The lousy view from this year's end zone seats. The best thing about these seats was the all-inclusive benefit.
While I'm wallowing in self pity about this issue, I have to say that I feel terrible for the people who have been sitting in the seats where the all-inclusive benefits are going to be removed. Yes, they are getting a price break this year and a few bucks per game of concession money (not really much consolation for losing all-inclusive) but they are now forced to pay a lot of money for seats with view just not commensurate with the price point or go find some seats elsewhere. The irony of this second option of course is all the good seats by now are pretty much taken. The team has totally pulled the rug out from under these folks.

For a team that seems to every so often advertise that they value loyalty to their season ticket holders, killing this benefit just so people with a lot of disposable income can have a little more elbow room in their all you can eat and drink room just doesn't seem consistent with that ethos. I guess there's not a whole lot we can do here, right? Just not a fan at all of this move.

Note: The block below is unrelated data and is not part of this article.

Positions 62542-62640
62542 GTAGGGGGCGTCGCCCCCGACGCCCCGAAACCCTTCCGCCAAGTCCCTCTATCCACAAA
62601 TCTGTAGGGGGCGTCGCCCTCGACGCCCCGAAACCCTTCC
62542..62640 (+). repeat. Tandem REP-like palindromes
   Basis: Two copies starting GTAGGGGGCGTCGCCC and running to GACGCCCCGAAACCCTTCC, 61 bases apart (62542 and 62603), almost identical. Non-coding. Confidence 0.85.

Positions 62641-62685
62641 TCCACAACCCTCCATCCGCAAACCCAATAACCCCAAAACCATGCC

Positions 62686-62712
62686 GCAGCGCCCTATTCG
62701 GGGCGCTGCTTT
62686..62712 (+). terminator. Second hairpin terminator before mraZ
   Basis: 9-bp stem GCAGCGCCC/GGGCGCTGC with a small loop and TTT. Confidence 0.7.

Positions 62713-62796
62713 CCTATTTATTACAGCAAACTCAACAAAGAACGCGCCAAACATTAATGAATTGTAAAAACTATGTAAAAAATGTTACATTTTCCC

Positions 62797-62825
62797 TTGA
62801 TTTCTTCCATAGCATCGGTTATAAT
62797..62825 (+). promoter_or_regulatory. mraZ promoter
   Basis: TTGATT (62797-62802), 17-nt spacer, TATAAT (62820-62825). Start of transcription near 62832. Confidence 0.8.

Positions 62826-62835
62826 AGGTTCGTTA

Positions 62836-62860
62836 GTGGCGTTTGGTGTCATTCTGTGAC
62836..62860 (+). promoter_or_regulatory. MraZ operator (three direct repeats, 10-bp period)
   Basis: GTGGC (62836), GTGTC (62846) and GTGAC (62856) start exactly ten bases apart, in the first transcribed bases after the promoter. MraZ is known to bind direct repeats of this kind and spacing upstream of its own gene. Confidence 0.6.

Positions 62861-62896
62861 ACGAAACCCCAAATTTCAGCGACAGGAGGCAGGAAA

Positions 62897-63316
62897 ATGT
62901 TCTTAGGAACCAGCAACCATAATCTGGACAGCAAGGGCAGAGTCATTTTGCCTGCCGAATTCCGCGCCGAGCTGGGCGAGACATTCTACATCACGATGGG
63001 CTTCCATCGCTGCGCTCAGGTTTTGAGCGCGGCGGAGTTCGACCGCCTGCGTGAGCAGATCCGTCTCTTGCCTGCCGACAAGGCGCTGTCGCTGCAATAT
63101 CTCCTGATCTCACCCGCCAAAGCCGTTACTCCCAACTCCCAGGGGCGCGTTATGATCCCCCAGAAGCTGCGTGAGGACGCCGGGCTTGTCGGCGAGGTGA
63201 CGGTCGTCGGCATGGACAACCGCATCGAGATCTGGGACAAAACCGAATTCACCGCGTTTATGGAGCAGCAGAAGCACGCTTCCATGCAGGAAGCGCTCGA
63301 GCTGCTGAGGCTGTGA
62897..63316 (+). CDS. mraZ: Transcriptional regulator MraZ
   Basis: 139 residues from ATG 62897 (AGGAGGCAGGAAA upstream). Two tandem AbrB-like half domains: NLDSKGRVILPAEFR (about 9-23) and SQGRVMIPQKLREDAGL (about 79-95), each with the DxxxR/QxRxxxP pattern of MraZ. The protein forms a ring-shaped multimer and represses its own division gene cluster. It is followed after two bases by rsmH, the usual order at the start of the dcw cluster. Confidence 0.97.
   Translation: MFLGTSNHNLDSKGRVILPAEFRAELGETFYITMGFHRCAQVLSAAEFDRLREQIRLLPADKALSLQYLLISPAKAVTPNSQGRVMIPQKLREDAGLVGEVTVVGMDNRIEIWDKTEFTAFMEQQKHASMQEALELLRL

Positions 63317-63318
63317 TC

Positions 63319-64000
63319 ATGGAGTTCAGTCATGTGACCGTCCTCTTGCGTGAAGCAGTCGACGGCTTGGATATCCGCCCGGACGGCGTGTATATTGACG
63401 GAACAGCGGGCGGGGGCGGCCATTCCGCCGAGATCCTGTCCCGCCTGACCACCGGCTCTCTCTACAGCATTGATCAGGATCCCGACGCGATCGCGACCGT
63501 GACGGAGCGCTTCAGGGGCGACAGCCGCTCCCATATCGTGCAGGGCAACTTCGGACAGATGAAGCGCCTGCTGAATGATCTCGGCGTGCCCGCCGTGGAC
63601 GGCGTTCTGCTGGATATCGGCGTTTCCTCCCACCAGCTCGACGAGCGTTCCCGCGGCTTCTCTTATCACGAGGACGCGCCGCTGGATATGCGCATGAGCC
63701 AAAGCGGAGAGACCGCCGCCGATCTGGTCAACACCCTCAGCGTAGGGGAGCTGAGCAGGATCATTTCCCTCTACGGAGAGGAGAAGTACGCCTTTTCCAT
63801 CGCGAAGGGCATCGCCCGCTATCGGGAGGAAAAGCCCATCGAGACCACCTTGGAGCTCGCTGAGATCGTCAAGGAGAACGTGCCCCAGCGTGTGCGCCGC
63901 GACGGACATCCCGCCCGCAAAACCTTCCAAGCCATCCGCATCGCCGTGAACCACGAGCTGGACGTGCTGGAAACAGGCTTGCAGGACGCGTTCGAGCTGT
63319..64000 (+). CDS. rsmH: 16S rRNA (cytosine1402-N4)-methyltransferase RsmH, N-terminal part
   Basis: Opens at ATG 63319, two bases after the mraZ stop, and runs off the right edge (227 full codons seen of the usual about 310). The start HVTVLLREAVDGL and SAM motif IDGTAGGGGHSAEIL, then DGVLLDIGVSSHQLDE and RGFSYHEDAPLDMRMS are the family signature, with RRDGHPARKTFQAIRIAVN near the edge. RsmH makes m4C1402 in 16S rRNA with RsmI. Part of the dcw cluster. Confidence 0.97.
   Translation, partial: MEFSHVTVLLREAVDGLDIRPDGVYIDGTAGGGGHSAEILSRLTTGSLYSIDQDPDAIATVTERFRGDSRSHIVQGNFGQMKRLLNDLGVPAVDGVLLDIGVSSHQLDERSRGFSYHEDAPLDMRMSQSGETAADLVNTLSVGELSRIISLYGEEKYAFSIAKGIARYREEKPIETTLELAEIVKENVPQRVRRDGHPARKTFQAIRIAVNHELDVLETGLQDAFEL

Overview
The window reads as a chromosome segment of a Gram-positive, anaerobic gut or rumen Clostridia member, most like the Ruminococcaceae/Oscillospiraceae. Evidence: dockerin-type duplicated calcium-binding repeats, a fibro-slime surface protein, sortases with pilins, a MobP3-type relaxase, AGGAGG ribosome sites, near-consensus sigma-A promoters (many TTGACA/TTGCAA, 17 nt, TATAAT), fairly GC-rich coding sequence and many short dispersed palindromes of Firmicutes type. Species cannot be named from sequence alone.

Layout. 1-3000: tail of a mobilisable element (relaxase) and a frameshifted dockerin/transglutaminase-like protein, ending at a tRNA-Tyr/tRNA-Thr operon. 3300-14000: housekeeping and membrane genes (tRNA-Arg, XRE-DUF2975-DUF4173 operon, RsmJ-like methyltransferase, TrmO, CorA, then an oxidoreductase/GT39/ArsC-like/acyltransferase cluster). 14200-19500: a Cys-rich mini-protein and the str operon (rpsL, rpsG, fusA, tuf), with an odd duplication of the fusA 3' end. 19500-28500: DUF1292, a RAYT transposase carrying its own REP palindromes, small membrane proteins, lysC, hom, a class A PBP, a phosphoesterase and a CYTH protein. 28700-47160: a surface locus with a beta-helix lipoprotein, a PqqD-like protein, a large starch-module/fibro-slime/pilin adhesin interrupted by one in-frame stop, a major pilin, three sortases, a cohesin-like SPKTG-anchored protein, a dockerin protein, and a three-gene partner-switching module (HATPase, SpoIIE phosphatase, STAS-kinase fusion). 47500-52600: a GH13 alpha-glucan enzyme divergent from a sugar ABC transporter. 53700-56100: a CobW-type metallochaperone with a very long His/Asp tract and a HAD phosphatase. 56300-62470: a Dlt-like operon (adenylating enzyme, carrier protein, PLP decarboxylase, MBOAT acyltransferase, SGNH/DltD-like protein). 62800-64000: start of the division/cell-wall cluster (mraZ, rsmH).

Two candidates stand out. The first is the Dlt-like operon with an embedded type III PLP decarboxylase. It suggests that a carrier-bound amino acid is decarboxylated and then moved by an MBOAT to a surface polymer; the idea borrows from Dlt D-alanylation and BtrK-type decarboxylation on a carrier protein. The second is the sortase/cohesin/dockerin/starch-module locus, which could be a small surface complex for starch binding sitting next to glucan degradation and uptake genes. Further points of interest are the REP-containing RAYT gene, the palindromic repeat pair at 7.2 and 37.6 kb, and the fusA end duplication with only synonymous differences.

February 27, 2018

Annual Season Ticket Hike

The NBA All-Star break seemed like a good time for me to take some much deserved personal time off so I've been out of town and mostly out of touch for the last two weeks, including missing the last two Wizards home games. Seems like there's a lot been going on here around this team recently. And of course it's all been typically Wizards-like.

Let me see if I got all this straight.